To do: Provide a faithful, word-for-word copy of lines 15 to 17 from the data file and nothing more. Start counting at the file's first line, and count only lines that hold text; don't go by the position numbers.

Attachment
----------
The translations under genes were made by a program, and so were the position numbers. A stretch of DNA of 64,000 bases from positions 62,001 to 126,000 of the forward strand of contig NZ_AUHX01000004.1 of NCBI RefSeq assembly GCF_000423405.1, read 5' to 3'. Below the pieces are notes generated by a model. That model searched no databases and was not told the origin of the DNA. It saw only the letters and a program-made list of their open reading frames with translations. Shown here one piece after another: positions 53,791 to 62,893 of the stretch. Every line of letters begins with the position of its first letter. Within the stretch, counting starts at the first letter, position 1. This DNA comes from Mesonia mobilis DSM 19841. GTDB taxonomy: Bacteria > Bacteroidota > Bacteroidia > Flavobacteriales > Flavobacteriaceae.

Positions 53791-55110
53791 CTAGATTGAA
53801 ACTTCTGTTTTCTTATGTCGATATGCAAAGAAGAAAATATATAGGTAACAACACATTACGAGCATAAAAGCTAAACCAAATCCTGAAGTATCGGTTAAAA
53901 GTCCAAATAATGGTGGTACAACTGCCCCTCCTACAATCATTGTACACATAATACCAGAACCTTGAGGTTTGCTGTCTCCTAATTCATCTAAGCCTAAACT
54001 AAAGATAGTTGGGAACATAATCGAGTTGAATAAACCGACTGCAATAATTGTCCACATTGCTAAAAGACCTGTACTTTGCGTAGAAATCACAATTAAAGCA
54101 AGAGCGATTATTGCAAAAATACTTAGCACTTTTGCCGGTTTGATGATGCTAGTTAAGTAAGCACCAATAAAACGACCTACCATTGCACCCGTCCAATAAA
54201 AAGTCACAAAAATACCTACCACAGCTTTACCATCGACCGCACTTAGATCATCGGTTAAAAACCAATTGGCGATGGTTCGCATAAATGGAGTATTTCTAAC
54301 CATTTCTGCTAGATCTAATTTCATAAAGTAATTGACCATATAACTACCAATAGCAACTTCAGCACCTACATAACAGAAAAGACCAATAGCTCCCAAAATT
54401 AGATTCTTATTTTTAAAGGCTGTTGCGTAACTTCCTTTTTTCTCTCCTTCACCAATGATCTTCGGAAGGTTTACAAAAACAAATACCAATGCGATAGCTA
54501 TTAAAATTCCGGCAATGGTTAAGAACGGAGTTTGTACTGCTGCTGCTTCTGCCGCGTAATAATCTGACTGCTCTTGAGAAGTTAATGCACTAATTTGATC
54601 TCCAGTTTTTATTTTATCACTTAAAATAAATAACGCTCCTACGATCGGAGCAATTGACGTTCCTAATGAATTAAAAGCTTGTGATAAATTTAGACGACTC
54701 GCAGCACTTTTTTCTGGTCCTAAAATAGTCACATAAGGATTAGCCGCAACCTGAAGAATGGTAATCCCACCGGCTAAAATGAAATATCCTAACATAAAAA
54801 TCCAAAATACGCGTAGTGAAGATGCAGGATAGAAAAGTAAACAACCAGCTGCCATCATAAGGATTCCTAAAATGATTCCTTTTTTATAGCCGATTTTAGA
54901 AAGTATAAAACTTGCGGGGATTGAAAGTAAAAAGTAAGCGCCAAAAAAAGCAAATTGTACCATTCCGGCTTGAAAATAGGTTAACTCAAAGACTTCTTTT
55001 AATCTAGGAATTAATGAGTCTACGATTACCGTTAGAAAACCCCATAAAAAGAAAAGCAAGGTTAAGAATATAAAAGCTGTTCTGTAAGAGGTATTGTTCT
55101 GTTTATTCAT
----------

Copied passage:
54901 AAGTATAAAACTTGCGGGGATTGAAAGTAAAAAGTAAGCGCCAAAAAAAGCAAATTGTACCATTCCGGCTTGAAAATAGGTTAACTCAAAGACTTCTTTT
55001 AATCTAGGAATTAATGAGTCTACGATTACCGTTAGAAAACCCCATAAAAAGAAAAGCAAGGTTAAGAATATAAAAGCTGTTCTGTAAGAGGTATTGTTCT
55101 GTTTATTCAT